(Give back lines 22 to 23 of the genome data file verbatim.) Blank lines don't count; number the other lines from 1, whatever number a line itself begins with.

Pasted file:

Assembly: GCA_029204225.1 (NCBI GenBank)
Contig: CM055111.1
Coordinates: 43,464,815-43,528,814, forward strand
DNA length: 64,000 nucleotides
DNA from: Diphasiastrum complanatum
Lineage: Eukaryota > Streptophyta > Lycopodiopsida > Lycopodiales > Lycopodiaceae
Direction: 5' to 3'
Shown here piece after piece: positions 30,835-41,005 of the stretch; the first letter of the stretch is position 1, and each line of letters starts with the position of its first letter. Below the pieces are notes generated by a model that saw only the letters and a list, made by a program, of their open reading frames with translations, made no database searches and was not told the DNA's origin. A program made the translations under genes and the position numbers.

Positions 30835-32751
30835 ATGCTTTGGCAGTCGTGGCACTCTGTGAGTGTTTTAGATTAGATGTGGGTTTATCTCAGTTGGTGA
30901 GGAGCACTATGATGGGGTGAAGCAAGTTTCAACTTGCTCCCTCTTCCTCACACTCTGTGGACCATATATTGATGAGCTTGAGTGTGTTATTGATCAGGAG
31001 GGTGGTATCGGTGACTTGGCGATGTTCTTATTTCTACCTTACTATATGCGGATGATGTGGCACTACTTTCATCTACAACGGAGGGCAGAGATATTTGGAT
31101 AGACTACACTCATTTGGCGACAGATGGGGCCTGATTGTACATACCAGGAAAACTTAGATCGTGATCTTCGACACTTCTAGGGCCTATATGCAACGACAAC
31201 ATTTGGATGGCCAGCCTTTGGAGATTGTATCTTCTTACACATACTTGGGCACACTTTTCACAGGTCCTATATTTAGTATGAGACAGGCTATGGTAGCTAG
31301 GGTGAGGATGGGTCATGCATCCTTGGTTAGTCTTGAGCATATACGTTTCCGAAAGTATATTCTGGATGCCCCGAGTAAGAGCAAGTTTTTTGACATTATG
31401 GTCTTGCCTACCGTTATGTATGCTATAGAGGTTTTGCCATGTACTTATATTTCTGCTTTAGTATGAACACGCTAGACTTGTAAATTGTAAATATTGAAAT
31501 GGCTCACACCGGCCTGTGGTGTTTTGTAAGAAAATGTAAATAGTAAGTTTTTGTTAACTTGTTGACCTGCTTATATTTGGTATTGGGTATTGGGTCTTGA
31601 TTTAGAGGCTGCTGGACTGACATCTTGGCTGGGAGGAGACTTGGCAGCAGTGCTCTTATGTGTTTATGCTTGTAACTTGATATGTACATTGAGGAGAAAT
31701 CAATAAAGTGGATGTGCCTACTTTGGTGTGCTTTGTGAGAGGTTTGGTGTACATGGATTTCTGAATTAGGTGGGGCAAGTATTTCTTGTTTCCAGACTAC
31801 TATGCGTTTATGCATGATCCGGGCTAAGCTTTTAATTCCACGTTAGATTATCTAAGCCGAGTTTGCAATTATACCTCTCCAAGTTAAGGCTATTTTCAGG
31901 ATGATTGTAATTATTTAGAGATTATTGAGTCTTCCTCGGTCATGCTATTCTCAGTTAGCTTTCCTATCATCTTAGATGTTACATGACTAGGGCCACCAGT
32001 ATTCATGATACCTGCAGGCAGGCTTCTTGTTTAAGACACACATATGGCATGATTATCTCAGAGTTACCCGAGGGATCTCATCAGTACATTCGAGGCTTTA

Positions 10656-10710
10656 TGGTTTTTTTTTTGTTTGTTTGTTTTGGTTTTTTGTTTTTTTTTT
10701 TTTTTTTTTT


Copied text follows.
32001 ATTCATGATACCTGCAGGCAGGCTTCTTGTTTAAGACACACATATGGCATGATTATCTCAGAGTTACCCGAGGGATCTCATCAGTACATTCGAGGCTTTA

Positions 10656-10710